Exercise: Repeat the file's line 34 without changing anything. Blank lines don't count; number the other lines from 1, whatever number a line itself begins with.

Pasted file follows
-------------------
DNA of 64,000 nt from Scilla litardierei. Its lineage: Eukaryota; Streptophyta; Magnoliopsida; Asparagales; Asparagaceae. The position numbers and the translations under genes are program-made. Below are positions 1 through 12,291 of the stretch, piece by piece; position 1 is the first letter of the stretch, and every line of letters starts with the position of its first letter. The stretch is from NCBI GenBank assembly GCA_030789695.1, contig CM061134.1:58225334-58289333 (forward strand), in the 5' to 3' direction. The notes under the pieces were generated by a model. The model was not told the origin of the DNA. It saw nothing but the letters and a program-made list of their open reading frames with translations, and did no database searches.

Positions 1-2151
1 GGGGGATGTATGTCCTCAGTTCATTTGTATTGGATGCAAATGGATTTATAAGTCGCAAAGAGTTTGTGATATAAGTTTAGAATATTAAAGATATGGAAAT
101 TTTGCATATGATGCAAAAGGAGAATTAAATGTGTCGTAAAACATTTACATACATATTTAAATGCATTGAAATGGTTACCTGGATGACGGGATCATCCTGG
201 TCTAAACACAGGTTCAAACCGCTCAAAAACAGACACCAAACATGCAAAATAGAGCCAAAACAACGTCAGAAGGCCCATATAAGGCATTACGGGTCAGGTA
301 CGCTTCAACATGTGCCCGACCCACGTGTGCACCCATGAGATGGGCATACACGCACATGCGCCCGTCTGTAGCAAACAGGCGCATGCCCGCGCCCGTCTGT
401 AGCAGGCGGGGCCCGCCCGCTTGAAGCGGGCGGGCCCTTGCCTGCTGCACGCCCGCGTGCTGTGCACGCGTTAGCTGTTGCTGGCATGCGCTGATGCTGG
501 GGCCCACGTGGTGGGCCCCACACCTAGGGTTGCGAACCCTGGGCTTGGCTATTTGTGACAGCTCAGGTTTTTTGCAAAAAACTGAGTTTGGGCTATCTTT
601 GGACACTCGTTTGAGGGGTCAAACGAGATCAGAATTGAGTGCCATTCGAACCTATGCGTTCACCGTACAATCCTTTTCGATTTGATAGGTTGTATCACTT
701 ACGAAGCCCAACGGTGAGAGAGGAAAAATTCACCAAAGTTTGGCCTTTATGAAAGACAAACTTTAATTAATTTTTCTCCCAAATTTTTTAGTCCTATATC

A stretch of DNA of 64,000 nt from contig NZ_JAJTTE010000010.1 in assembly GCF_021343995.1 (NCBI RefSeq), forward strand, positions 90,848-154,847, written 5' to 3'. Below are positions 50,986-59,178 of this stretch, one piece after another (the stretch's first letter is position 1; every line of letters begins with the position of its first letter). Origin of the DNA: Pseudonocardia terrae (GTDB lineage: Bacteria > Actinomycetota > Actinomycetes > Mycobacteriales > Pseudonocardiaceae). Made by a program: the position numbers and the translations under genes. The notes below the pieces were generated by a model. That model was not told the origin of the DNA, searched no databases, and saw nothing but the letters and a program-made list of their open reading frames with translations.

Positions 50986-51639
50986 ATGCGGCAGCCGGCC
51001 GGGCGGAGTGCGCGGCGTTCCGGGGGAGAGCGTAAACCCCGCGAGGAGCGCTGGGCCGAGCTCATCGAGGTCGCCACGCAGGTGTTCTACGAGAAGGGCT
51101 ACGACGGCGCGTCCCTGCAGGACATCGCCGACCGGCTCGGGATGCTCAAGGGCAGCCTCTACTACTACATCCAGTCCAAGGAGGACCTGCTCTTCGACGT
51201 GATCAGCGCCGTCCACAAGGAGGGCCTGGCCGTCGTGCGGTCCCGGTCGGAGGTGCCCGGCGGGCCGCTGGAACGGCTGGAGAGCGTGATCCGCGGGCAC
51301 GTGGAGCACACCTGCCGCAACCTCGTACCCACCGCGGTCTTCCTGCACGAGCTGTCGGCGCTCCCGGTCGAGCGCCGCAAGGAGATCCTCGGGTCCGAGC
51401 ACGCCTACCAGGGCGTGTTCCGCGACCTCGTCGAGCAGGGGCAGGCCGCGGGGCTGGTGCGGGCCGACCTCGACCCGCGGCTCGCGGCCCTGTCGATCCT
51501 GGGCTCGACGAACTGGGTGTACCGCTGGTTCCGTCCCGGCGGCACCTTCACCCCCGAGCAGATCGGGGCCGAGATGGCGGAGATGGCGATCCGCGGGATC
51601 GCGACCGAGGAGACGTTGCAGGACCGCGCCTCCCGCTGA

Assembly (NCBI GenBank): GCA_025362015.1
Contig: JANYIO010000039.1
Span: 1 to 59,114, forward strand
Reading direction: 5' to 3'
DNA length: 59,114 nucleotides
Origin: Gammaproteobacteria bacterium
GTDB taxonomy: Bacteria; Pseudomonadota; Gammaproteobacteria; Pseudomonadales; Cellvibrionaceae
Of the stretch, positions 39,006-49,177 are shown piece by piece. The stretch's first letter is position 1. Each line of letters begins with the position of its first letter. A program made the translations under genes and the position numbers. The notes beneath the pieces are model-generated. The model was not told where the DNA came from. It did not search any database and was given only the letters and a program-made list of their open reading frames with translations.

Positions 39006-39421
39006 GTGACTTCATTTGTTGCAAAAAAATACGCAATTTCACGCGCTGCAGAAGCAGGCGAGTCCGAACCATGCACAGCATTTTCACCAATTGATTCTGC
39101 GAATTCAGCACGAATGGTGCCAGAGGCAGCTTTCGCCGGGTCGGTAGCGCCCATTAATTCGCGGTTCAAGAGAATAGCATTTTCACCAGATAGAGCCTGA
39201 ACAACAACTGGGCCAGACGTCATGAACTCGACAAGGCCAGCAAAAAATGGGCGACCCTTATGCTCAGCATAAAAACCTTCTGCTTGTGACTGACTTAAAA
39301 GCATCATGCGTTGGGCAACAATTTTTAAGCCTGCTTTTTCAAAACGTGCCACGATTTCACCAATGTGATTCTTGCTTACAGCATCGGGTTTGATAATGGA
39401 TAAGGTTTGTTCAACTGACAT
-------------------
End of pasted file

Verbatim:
39401 TAAGGTTTGTTCAACTGACAT